Jan. 12-18, 2001
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Medical series looks at the human side of medicine

Medical series looks at the human side of medicine

Topics ranging from physicians' emotional reactions when patients die to performances of music and poetry to keeping children safe are among this semester's schedule of Medical Center Hour lectures. The Medical School's lecture series explores current issues and controversies for medicine and society. Its spring 2001 weekly series begins next week.

The weekly forum, produced by U.Va.'s Humanities in Medicine Program, is held on Wednesdays from 12:30 to 1:30 p.m. in the Jordan Conference Center Auditorium. All programs are free and open to the public.

The first talk, Jan. 17, will focus on U.Va. psychiatrist Dr. Ian Stevenson's work investigating reincarnation, with special guest Tom Shroder, a Washington Post reporter and author of the recent book, Old Souls: The Scientific Evidence for Past Lives, which is about Stevenson's work.

The next few lectures are:

Jan. 24. "Physician Emotional Reaction to Patient Death: Impact on Patient Care." Dr. Robert Arnold, University of Pittsburgh School of Medicine, and Dr. Vamik Volkan, director of the Center for the Study of Mind and Human Interaction, Department of Psychiatric Medicine, U.Va.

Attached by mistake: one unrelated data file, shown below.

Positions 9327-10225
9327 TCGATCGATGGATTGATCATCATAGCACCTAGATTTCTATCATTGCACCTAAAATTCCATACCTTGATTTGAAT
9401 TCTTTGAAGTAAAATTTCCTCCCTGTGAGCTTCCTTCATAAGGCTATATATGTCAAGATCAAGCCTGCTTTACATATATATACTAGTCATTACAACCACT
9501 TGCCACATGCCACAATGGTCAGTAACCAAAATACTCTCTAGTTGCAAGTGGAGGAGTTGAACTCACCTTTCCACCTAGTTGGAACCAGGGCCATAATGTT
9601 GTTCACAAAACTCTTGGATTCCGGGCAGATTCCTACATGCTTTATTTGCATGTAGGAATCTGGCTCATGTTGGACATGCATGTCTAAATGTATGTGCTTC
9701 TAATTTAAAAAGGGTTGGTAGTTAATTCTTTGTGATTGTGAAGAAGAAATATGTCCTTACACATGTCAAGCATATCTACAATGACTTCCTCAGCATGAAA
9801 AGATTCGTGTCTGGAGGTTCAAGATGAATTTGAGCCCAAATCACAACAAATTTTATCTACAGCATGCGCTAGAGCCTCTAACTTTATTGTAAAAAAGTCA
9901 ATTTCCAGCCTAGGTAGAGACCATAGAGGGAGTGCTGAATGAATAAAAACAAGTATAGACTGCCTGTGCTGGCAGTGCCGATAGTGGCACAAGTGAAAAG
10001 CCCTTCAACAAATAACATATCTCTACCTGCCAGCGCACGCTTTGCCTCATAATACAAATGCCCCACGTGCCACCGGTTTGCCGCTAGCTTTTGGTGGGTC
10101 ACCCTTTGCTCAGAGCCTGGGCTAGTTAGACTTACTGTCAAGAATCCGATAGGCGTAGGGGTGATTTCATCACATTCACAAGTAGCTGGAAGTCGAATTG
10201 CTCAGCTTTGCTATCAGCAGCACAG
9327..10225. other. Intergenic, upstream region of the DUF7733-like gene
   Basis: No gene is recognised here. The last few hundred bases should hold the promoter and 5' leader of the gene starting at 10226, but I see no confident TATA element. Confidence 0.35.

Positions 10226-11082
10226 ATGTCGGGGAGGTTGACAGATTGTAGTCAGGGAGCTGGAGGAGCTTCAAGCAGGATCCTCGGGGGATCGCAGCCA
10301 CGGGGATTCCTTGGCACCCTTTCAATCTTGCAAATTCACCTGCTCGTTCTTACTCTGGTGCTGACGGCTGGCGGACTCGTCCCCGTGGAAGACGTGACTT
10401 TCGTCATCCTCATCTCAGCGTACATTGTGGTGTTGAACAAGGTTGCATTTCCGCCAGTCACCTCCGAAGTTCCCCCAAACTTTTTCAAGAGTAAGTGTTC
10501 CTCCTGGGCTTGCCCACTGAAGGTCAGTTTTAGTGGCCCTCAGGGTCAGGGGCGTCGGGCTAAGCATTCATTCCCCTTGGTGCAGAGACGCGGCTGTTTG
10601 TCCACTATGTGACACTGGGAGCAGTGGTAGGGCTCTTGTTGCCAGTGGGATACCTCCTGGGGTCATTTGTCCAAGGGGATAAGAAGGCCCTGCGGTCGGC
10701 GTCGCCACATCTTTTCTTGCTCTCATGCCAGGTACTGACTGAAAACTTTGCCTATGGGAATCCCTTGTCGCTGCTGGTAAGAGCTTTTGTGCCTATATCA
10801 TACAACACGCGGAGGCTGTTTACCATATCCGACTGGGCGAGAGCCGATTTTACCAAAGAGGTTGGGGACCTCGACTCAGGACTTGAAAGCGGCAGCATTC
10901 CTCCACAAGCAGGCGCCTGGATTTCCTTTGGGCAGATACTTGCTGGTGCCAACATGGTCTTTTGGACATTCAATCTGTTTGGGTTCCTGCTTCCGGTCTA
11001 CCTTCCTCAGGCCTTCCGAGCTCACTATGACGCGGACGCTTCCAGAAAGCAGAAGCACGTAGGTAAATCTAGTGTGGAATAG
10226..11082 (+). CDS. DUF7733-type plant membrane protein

Jan. 31. "HIV/AIDS: Discrimination, Stigma and Shame." Dr. Helene Gayle, Centers for Disease Control, and Rev. Elizabeth Emry, AIDS/HIV Services Group.

Founded in 1971 by former Medical School Dean Dr. Thomas H. Hunter, the Medical Center Hour includes topics in contemporary health care, culture, ethics, religion, law, scientific research and public policy.

The Humanities in Medicine program introduces the humanities and the arts into the medical curriculum and into the life of the academic medical community, with the goal of enriching the study and practice of medicine through attention to and reflection on humanistic values, expressions and traditions, including spiritual and ethical concerns. A program of the dean's office, Humanities in Medicine offers interdisciplinary educational opportunities for students and faculty and helps to link the medical school and its students and faculty with programs and faculty in Arts & Sciences.


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